What 2015 Taught Me About Running a Startup

I’m sitting in bed, taking a break from debugging a particularly tough software bug, while listening to Pretty Pimpin’ by Kurt Vile. My mind wanders to dsfa, the small but bold professional services startup aimed at providing data science services for small businesses I embarked on launching a year ago. For all its successes and failures, the startup has forced me to learn a lot about myself from various discussions with mentors and founders and friends. I figured I would collect a list of the things I learned in this blog post. This seems like the proper thing to do now that the new year is approaching.

  1. Growth requires change and change requires growth. The two are inextricably linked and a successful organizational leader knows exactly what changes need to be made within an organization in order to inspire growth.
  2. If you feel discouraged, tired, or sick of the grind, start by doing the smallest possible thing you can do for your business and go from there. Whether it is fixing padding on a webpage or organizing a hectic Google Drive, small steps inspire giant leaps.
  3. Following up on #2, do one thing for your startup every day. This was especially important for me because I am not in a position to work on my startup full-time so I have to balance it with a couple of other things. The most effective way for me to do this was to make sure that there was one item related to dsfa on my daily to-do list.
  4. It’s OK to move slowly. The entrepreneurship space is very fast-paced and often times it’s important to realize that you don’t need your first customer within 6 months and you don’t need the prototype done in time for the launch of a complimentary product by that Other Big Tech Company. Do things at a pace that is healthy for you, your business, and your employees.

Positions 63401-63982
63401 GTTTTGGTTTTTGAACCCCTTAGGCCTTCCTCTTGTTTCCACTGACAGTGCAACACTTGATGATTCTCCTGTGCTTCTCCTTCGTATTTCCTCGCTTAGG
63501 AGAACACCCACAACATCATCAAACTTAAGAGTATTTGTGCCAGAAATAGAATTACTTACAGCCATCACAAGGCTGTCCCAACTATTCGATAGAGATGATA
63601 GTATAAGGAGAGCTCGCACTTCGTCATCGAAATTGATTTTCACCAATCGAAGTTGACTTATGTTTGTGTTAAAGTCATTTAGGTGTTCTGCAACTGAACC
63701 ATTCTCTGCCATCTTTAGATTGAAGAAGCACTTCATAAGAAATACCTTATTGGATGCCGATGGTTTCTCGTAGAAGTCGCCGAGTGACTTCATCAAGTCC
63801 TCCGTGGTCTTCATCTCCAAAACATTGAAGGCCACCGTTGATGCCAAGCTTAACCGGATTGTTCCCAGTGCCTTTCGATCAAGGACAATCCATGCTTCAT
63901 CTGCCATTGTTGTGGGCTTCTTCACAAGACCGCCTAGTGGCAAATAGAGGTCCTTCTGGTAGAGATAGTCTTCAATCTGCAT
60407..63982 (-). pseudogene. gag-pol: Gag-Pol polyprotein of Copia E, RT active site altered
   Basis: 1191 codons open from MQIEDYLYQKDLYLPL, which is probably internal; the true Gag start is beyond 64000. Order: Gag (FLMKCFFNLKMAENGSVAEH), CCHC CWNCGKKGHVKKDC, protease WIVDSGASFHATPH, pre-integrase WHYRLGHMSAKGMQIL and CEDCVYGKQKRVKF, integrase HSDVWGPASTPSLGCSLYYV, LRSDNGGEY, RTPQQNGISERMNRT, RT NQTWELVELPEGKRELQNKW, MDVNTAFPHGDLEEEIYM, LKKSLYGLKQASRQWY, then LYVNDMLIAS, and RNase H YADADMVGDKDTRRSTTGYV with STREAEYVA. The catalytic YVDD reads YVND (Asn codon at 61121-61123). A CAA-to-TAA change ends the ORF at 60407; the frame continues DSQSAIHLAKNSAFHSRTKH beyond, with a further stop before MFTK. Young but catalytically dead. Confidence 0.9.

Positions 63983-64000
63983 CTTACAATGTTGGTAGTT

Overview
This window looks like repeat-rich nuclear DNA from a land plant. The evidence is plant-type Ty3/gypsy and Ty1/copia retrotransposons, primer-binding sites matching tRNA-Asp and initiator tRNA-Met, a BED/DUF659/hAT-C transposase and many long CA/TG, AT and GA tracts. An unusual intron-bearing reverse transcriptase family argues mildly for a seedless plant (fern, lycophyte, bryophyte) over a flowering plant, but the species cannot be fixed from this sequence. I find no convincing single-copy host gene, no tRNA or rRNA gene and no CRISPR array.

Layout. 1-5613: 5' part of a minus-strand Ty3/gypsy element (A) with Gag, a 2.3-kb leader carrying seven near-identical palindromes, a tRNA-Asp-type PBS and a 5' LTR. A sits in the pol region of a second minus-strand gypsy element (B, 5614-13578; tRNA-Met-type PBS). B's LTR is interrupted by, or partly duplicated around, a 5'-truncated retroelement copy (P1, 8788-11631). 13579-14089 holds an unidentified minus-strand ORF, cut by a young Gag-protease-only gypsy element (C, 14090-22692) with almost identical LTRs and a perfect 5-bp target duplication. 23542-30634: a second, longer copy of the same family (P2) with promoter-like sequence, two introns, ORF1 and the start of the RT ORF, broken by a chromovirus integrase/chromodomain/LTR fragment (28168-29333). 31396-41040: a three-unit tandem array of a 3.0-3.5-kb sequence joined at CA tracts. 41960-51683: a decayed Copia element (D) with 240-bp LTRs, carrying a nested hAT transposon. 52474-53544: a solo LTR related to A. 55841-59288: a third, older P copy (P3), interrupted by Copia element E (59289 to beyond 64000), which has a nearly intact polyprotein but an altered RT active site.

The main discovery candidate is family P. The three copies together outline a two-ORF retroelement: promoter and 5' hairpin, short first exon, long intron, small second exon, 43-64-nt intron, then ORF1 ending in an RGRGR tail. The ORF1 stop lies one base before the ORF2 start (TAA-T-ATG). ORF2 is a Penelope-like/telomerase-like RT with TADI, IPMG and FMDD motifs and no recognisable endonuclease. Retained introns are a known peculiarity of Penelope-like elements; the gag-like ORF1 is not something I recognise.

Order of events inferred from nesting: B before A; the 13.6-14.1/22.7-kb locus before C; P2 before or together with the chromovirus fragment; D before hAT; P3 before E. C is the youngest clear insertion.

5. Don’t ask for anybody else’s money unless you absolutely have to.
  6. To misquote Joseph Campbell, “We must let go of the business we have planned to accept the one that is waiting for us.” Sometimes pivots and changes will arrive naturally as your organization progresses. Don’t fight them.
  7. Stop focusing on the goals you really don’t want. If something doesn’t contribute or relate to your grand purpose in this world, don’t do it! You won’t dedicate your full heart to it and you’ll be left exhausted afterward. Leave your passion and your energy for the things that align with your purpose.
  8. To misquote (again) Jonathon Safran Foer,“You cannot protect yourself from failure without protecting yourself from happiness.” You will fuck up. You will be angry with yourself. You will be depressed. You will be ashamed. You will think your idea is stupid. But you have to think those thoughts in order to accept the positive thoughts and all the good that comes with.
  9. Share your successes with others and inspire the successes of others. It’s not gratifying to win by yourself if other’s aren’t winning with you. Mentor, teach, write, speak, share your tips for success.
  10. Everyone has their time, their place, and their niche. Just because fellow entrepreneur Bob Smith has an over-funded Kickstarter for his bouncy castle for dogs idea while you have zero customers and no funding, doesn’t mean your idea is absolutely worthless or that you won’t make it. Everyone, yes everyone, who dedicates themselves to an idea and works tirelessly at it will have their share of Success.
  11. Creating a unique niche for your company is a valuable way to ensure customers (and profits) in highly competitive markets. However, creating a successful niche is a difficult task. Be careful not to shoot yourself in the foot by creating a niche that is contradictory, undesirable to customers, or lacks profitability.

I figure that dsfa is a lot of where my more interesting learnings on business, software, and data science happen and I’ll do more to share those learnings here in this blog.

Thanks to my good friend Eric (@EricTendian) for reviewing this post.

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